J.C. Jain immediately complained to the Chair, saying, “Sir, he is calling me a dog, it’s unparliamentary.”

Piloo Mody apologised and said, “Ok then,                stop braying.”

Surprisingly, Jain did not object, and it stayed on record!

Without humour, wit and intellect, there can be no debate or discussion in a political space because if you have wit and humour, then the ego will stay at the door, and debate will come to the fore. You will make space for the ‘other view.’

Also, if your true intention is to debate sincerely, you will not use vulgar and crass words or phrases; you will do that only if you want to stall a debate. Also, it’s time our leaders develop a little thick skin and guts like they do while facing corruption charges. I’m sure they can handle words like ‘mislead’, ‘negligence ‘and ‘partisan.’

Finally, it’s the prerogative of the Chair to expunge what is unparliamentary. But if even the most basic words are deemed unparliamentary without adding context, then MPs will start using alternative words or phrases.

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Our nation’s most famous wordsmith MP Shashi Tharoor will surely give trouble to the Chair this Monsoon Session. After all, he wrote a small book full of unusual words called ‘Tharoorosaurus’. One can be sure that Shashi Tharoor and his team are already looking up outlandish and un-pronounceable words to use in place of the banned ones.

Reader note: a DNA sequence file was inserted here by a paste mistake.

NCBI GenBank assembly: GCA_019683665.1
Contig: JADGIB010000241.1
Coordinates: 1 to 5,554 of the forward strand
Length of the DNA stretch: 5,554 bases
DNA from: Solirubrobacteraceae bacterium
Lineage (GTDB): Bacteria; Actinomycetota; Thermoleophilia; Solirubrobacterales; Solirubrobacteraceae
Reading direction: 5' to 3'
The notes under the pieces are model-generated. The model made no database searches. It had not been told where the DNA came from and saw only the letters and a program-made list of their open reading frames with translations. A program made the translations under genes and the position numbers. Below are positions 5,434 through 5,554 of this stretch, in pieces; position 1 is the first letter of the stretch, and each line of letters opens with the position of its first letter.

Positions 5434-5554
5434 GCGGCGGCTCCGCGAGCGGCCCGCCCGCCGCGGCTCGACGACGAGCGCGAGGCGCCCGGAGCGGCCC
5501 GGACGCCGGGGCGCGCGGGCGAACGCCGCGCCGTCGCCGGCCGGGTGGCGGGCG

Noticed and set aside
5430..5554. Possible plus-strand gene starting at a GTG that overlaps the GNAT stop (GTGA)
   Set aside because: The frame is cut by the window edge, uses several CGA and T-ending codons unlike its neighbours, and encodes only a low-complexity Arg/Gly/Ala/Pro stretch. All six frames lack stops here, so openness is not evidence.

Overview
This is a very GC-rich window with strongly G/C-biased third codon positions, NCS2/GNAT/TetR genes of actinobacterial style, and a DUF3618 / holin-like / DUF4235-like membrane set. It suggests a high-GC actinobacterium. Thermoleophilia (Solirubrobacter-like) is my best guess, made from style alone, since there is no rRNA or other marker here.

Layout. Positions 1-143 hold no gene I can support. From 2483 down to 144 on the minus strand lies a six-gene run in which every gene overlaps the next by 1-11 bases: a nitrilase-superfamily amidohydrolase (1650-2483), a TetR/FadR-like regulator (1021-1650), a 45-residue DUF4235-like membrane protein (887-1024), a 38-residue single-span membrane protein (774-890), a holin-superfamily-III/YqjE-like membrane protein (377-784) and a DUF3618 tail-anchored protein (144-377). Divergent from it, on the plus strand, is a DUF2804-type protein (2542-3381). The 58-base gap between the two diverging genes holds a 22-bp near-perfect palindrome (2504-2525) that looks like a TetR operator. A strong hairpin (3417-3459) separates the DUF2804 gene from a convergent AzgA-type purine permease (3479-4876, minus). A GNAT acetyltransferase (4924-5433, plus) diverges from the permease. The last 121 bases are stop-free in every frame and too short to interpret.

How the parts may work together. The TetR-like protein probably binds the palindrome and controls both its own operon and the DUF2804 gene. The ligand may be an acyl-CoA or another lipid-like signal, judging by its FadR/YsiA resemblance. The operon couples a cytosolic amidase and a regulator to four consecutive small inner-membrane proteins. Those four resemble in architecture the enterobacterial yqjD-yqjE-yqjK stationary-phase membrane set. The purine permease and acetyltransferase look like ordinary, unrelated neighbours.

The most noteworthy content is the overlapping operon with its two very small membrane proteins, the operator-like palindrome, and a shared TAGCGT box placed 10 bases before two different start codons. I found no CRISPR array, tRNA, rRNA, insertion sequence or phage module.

So while other members suffer from a bout of *’Lethologica’, Tharoor will be well prepared and use words that will create quite the *’kerfuffle’ in Parliament this Monsoon Session. We are sure his publisher, Penguin Books, can’t wait to publish “Tharoorosaurus in the ‘House’: The Parliament Edition.”

If one wants to battle in Parliament and win, one needs to have the two ‘w’s — Wit and Words. Also, you will excel if you have tone, articulation and voice quality. Modi has all the above traits; that is why he grabs the attention of his audience, as also Rahul Gandhi…

Except, while one mesmerises his audience, the other amuses. It’s our misfortune that we live in a time when we desperately need a strong debating opposition party led by a witty and articulate opposition leader, but we have neither.

We need fierce debates in Parliament and words should flow, even the most aggressive, loud and foul. Expunge and expel, but let them speak. Let the people see and hear the kind of leaders they have elected because, in truth, we are not a true ‘decent’ democracy but a *kakistocracy.


 PS: All words that twisted your tongue and racked your brain are thanks to Shashi Tharoor.

* Kakistocracy: A form of government in which the least qualified or most unprincipled individuals are in power.

* Kerfuffle: A disorderly outburst or disturbance.

* Lethologica: The affliction of not remembering the right word for the thought you are trying to express.